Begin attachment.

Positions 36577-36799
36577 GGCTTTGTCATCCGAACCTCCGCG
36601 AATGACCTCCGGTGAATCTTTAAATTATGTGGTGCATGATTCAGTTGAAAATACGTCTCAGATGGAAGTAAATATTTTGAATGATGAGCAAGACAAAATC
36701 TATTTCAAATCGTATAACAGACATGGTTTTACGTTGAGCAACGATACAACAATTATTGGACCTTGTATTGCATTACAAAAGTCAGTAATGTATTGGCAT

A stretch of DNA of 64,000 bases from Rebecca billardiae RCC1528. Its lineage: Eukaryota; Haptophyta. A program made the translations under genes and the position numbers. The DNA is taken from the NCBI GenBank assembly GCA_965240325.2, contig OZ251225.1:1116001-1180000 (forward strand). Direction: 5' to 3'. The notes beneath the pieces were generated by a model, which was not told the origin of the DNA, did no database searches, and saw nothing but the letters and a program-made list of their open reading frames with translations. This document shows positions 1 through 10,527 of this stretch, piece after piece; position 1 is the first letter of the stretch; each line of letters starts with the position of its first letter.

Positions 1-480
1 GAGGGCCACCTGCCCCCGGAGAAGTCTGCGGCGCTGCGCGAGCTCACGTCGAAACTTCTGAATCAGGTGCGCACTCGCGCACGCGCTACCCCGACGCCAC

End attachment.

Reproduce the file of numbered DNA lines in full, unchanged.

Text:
Positions 36577-36799
36577 GGCTTTGTCATCCGAACCTCCGCG
36601 AATGACCTCCGGTGAATCTTTAAATTATGTGGTGCATGATTCAGTTGAAAATACGTCTCAGATGGAAGTAAATATTTTGAATGATGAGCAAGACAAAATC
36701 TATTTCAAATCGTATAACAGACATGGTTTTACGTTGAGCAACGATACAACAATTATTGGACCTTGTATTGCATTACAAAAGTCAGTAATGTATTGGCAT

A stretch of DNA of 64,000 bases from Rebecca billardiae RCC1528. Its lineage: Eukaryota; Haptophyta. A program made the translations under genes and the position numbers. The DNA is taken from the NCBI GenBank assembly GCA_965240325.2, contig OZ251225.1:1116001-1180000 (forward strand). Direction: 5' to 3'. The notes beneath the pieces were generated by a model, which was not told the origin of the DNA, did no database searches, and saw nothing but the letters and a program-made list of their open reading frames with translations. This document shows positions 1 through 10,527 of this stretch, piece after piece; position 1 is the first letter of the stretch; each line of letters starts with the position of its first letter.

Positions 1-480
1 GAGGGCCACCTGCCCCCGGAGAAGTCTGCGGCGCTGCGCGAGCTCACGTCGAAACTTCTGAATCAGGTGCGCACTCGCGCACGCGCTACCCCGACGCCAC